French residents who travel to Germany daily for work have reacted angrily after being told they must now get COVID tests every two days in order to cross the border.
Germany introduced the measure earlier this week as infection rates remained high in the French border region of Moselle – but locals say it destroys the EU’s principle of free movement.
Sky News spoke to Laura Jarych, who lives in France but works in a German hotel just two minutes drive away. For decades she has made her journey uninterrupted – but the morning we meet she’s had to queue in a line of vehicles for her test. She is furious.
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Image: Germany has placed stricter measures on people crossing over from the French department of Moselle
“I am angry, very angry,” Laura tells us. “And I think that the 20,000 people who are switching between the two countries in this area feel the same thing.
“We feel like animals because you go inside a drive-in with the car and it’s one after the other and the cars are waiting a long time and it just ‘come, make the test and pass’.”
The inconvenience is one thing, but principle is another. When we talk to people waiting in their cars at the tented testing area, one man says: “It’s a very bad feeling because the idea of Europe, free borders, is away now. I feel sad.”
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Another woman tell us: “It’s a terrible situation as it’s not possible to come every two days and make a test.
“I’m a German person and I’m living in France. It’s like a regime – I can’t live free and I can’t go where I want to go.
“It’s 10 steps back.”
We were only able to find one person in the queue who said she understood and accepted the situation, telling us: “It’s OK for me, I work for a company in Germany, I live in France. It’s not really that bad.”
She admitted that she did feel frustrated by the measure but said it posed “another chance to beat this horrible virus”.
The issue, however, highlights broader tensions over the EU’s strategy against coronavirus – especially with vaccinations.
Coordinated centrally by the European Commission, the vaccine rollout has not been Brussels’ finest hour. Officials admit approvals and orders were too slow and production difficulties underestimated.
The AstraZeneca vaccine was given the green light across the EU more than a month ago – but France and Germany both restricted recipients to the under-65s because of a lack of data.
There has since been strong public unease about its safety and is something that might not be erased despite both countries now offering the AstraZeneca jab to older people. Germany confirmed that decision today.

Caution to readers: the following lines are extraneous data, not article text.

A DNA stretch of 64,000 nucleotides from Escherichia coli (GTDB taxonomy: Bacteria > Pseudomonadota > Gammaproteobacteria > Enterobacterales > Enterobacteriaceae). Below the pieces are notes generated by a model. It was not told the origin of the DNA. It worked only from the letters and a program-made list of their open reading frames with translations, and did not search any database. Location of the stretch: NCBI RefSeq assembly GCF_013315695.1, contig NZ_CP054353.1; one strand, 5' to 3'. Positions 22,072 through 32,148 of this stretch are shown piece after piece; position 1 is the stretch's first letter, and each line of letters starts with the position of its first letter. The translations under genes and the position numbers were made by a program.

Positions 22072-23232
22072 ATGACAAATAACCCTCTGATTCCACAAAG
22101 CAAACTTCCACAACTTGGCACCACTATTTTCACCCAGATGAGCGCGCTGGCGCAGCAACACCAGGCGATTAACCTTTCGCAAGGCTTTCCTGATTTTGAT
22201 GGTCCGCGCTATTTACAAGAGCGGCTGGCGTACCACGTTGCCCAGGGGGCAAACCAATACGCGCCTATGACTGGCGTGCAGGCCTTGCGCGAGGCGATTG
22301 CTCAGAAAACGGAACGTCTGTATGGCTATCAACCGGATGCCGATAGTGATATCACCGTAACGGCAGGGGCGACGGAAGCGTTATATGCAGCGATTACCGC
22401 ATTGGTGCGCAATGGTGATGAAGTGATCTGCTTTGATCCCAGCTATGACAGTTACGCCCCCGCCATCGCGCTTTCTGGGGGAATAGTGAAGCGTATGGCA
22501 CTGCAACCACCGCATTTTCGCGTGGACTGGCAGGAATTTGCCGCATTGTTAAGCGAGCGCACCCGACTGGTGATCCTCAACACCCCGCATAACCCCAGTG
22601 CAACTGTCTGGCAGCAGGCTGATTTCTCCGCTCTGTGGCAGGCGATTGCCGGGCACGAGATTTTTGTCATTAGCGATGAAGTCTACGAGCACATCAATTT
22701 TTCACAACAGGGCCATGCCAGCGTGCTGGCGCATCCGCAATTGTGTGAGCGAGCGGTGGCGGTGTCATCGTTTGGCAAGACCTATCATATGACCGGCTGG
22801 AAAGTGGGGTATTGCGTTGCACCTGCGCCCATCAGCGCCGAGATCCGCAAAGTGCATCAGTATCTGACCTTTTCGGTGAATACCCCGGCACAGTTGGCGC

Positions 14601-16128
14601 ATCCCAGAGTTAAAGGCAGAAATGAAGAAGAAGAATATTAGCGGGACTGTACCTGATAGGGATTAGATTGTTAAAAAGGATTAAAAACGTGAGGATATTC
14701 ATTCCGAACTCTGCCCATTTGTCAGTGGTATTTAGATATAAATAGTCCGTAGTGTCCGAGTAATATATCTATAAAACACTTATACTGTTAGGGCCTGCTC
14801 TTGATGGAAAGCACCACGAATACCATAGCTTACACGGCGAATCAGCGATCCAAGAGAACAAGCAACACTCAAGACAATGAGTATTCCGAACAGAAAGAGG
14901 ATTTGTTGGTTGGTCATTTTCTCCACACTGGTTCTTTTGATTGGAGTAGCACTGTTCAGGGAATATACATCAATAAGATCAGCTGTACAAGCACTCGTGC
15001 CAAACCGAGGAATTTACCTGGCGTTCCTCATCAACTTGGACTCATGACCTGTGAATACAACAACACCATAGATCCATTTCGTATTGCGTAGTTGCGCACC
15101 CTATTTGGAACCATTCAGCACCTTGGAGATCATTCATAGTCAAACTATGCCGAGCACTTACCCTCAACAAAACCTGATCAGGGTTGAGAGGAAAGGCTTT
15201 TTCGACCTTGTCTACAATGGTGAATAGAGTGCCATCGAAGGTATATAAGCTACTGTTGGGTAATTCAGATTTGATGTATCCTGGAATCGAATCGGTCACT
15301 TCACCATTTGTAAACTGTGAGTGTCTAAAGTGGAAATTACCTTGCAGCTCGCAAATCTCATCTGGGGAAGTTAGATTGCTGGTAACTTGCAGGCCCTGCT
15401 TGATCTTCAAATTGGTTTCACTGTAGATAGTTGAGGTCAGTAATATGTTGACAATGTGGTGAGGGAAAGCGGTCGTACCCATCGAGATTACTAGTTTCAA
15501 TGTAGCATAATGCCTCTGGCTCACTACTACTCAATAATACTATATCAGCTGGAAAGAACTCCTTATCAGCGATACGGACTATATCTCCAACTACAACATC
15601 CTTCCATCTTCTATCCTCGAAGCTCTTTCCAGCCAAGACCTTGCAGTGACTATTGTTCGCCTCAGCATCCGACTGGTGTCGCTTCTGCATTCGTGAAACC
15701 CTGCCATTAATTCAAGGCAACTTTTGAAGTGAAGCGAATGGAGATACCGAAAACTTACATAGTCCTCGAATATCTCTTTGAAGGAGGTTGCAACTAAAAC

“I think it’s a problem of perception for a lot of people,” Germany immunologist Carsten Watzl told me.
“So when it was first licensed, the efficacy was only given 60% and then there was this story that in South Africa that it was not at all efficient to prevent infections with the variant or the mutant that is found there.
“All this together has created some negative PR for this vaccine.”
Image: Austrian Chancellor Sebastian Kurz (right) has met with Israeli PM Benjamin Netanyahu (left) to procure more vaccines
France, Germany and other EU nations desperately need many more vaccines – and frustration with the rollout has prompted several countries to break away.
Today, the leaders of Denmark and Austria travelled to Israel to try and strike deals for supplies to their own nations. It’s a move that has promoted some criticism at home.
Danish MEP Margrete Aucken, a member of the European Green Party, said that while this wasn’t necessarily a failure of the EU, it showed “some of the weaknesses in the EU construction” that more hasn’t been done together for the common goal.
“But I think they are improving this year,” Ms Aucken added. “I really dislike that some member states are showing ‘we can do best ourselves’.
“None of us are best when we’re alone. None of us.”
Image: Hungary’s PM Viktor Orban has received the Chinese vaccine
However, Denmark and Austria are not alone in seeking outside help: the Hungarian prime minister was filmed recently getting a Chinese vaccine after getting frustrated with the EU’s programme.
Hundreds of thousands of Russia’s Sputnik V jabs have also been delivered to Slovakia, despite not being approved by the European Medicines Agency.
The vaccine watchdog has only just begun its review of Sputnik V, according to a statement released on Thursday.
It’s clear the COVID crisis has exposed tensions between the idea of European cohesion and national self-interest.
The EU as a body hasn’t met all the needs of its citizens. Now there are questions not just about the health of the population but the health of the union itself.
Source : Sky News